top of page

Do You Think Earning Australian Dollar can Support the Cost of Living in Pesos?

I graduated from college in the '90s when most fathers and mothers choose to work abroad in Saudi Arabia, Singapore, and any country accepting sponsored workers in different industries. They will then send their hard-earned money to their family in the Philippines. My father, though with six children, chose to stay. I admire him for that. No dollar can equate with the time lost away from the family you are responsible to care for and nurture.

Time flies. Time is well spent with your growing family.

After graduation, a friend asked if I can support her in her missionary work in the province of Bicol under the ministry of Campus Crusade for Christ. I was excited for her and checked if I can support her regularly. Campus Crusade for Christ has helped me develop in my Christian faith while in College and I would love to see more college students experience the love of God and the fellowship of other Christians. It will be an honour to be part of their ministry.

Then it hit me!

I don't earn enough to contribute to my own family's household expenses. The wage I earn from my first job as the Administrative staff for McDonalds Distribution Centre is just enough to ride a jeep and a tricycle back and forth, have lunch, save for office wear and small personal stuff. I was able to buy a gold ring at one point, paying for Php750 per fortnight, supposedly for 6 months - which I eventually sold to a friend because whenever I see it (I wear it every time), I feel guilty of not having enough to help with my family's need.

That's when I thought of migrating to a country where I can get paid with dollars. I was thinking that when I send it to the Philippines, it will be multiplied. The multiplier then was around $19 to $27, depending on the country.

After migrating to Australia, I realised that the cost of living in Australia where my immediate family and I (now married with 3 daughters) will be in AUD. I will usually convert the prices to check if it is worth it. At the back of my head I want to know if the Php that I brought to Australia will be able to sustain our AUD cost of living.

Guess what? After one and half month, we have A$100 remaining in the bank. God is good and faithful. My husband got his first job where he will work for the next 4 years. It was a 5-minute walking distance from home so no expenses with transport.

And now the real expenses...

Rental house is more than 10 times that of rental houses in the Philippines. Private schools are 10 times that of public schools and public schools are 10 times the fees of private schools in the Philippines (at least in Laguna, where we were living before migration). Don't get me started with the cost of food and medical assistance. I was brought to the Emergency room one hot summer day because I fainted after I closed the car door with my finger at the hinge. After waiting for about 6 hours, the doctor just laughed at me and charged us A$500, which we were allowed to pay by installment. (The public hospital was kind to ask us how much can we afford. I said $50 per month and they agreed!)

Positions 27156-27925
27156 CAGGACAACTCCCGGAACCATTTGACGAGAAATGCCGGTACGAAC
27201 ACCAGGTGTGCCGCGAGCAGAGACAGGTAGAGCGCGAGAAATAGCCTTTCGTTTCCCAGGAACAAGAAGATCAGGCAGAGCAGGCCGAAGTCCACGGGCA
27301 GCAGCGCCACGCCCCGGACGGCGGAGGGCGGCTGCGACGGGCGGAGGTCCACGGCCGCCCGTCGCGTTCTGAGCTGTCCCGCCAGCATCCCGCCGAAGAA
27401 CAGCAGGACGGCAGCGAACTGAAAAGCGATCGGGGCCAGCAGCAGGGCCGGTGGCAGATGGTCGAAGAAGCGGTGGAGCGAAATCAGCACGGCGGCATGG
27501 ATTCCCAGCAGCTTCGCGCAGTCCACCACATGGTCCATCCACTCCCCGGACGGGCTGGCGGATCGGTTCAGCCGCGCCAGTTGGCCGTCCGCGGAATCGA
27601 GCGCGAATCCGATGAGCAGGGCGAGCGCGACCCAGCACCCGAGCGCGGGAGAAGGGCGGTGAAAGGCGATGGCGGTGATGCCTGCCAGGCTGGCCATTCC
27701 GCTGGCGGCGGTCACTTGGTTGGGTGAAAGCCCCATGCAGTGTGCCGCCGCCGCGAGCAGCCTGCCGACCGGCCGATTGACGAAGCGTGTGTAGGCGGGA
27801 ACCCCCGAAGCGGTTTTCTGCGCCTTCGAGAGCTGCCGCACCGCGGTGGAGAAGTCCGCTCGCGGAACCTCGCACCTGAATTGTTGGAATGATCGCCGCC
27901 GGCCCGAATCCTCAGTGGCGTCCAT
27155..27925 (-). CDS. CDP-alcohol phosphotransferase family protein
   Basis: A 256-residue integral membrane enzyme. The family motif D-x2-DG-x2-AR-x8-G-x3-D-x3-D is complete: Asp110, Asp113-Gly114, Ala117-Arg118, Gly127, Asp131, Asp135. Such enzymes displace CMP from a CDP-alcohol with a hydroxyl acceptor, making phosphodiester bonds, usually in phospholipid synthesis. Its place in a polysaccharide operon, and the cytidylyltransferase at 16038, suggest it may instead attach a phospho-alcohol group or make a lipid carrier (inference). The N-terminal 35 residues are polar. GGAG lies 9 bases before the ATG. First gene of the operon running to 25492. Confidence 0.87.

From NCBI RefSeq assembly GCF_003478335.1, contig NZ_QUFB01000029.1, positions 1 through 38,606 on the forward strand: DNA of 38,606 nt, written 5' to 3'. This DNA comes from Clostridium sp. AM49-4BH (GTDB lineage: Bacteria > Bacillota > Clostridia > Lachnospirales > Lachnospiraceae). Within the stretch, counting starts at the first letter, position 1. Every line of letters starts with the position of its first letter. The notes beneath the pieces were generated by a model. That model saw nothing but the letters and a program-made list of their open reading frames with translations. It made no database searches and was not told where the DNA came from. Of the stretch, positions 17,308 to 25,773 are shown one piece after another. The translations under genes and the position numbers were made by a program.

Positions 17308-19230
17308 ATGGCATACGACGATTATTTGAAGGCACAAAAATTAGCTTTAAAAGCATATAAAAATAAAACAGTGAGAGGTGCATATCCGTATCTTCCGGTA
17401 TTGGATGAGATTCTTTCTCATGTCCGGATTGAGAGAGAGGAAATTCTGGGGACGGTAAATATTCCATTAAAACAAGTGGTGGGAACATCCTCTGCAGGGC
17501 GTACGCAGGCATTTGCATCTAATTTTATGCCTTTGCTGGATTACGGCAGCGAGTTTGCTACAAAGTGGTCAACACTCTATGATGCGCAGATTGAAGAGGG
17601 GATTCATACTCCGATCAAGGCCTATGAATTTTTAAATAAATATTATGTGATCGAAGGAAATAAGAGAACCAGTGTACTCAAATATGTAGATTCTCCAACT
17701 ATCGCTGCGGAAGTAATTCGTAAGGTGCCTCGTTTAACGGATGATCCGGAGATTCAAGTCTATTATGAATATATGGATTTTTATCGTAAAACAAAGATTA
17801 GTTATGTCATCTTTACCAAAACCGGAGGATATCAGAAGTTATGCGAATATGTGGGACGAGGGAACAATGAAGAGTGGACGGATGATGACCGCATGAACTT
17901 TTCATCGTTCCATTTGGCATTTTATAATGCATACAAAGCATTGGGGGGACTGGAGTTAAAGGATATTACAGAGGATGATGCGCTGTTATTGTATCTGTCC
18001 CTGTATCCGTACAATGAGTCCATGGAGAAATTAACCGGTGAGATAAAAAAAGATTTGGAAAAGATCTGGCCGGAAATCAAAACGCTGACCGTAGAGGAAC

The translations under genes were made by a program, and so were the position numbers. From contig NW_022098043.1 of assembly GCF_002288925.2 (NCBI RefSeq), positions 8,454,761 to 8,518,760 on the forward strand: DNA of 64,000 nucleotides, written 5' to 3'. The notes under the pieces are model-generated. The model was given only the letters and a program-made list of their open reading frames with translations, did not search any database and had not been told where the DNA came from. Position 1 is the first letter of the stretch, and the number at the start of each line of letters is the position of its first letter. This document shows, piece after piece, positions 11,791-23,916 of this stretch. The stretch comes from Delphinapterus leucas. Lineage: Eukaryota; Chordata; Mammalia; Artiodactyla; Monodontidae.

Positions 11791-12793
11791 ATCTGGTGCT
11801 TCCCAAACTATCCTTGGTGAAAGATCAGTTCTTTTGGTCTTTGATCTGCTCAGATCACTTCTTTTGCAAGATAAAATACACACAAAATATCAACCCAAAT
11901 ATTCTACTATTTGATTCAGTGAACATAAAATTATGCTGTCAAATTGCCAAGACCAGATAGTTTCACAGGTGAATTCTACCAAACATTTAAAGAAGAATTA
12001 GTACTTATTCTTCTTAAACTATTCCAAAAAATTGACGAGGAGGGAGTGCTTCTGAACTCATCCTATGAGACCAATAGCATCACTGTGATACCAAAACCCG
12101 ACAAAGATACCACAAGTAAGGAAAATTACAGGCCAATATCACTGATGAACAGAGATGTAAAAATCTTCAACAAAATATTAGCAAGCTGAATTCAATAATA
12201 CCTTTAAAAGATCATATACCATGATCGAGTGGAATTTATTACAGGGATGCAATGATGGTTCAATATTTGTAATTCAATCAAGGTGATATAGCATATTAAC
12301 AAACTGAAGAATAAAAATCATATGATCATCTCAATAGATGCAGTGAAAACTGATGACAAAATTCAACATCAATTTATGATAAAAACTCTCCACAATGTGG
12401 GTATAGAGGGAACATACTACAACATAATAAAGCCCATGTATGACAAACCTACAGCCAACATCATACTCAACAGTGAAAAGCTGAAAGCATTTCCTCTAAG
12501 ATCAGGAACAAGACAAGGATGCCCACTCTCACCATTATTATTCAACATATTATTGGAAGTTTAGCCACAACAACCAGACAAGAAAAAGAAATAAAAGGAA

These living expenses are based on the South Australian cost of living. South Australia is one of the most affordable states in Australia and is the world's tenth most liveable city according to Economist Intelligence Unit, 2018.

There was an instance of one long weekend due to a public holiday when we do not have the AUD to buy our dinner. Money was scarce and we need to prioritize rent payments. As it is a public holiday, my husband, being a casual employee then was on no work, and no pay.

Without knowing that this was our situation, one of our young church pastors drove past our home and gave us different types of bread from the shop where he works in. Because it will be a public holiday and a long weekend, shops are closed and they need to discard perishable items. They gave it to him and he gave it to us. We had to share the rest with another family at church as we cannot finish them all. (Remember when Jesus feed the 5,000 and 12 baskets were left!)

Different types of Australian bread

I remember telling my children - "it is not money that we need. We only need God as He can supply all our needs even if we don't have money".

It was difficult during the first years of immigration.

But once you have settled and got a stable job, you forget to convert and just spend.

The cost of living might be expensive but the income is commensurate. In less than 5 years we were able to buy our first house under mortgage. It is not because we have saved much but because they have a first home buyer grant for permanent residents. They doubled the usual grant and we were eligible to claim it. It was a one-time opportunity that I believe God opened for us then. After that, until the time of writing, the grant was back to the usual.

That's what is different in Australia. Opportunities open every now and then. I believe that God has opened a lot of possibilities in Australia that allow us to tap into God's infinite resources. Remember when the hospital even allowed me to pay the A$500 emergency room fee for A$50 a month?

And after more than a decade, we finally were able to send money to our parents in the Philippines and support missionaries in different countries.

Yes, AUD can support the Php cost of living: in the long run and if you are thrifty.

But I will prefer to bring my family to earn AUD and spend AUD.

It's not all about money though.

Where does God want you? That's where He can use you to your full capacity.


Recent Posts
bottom of page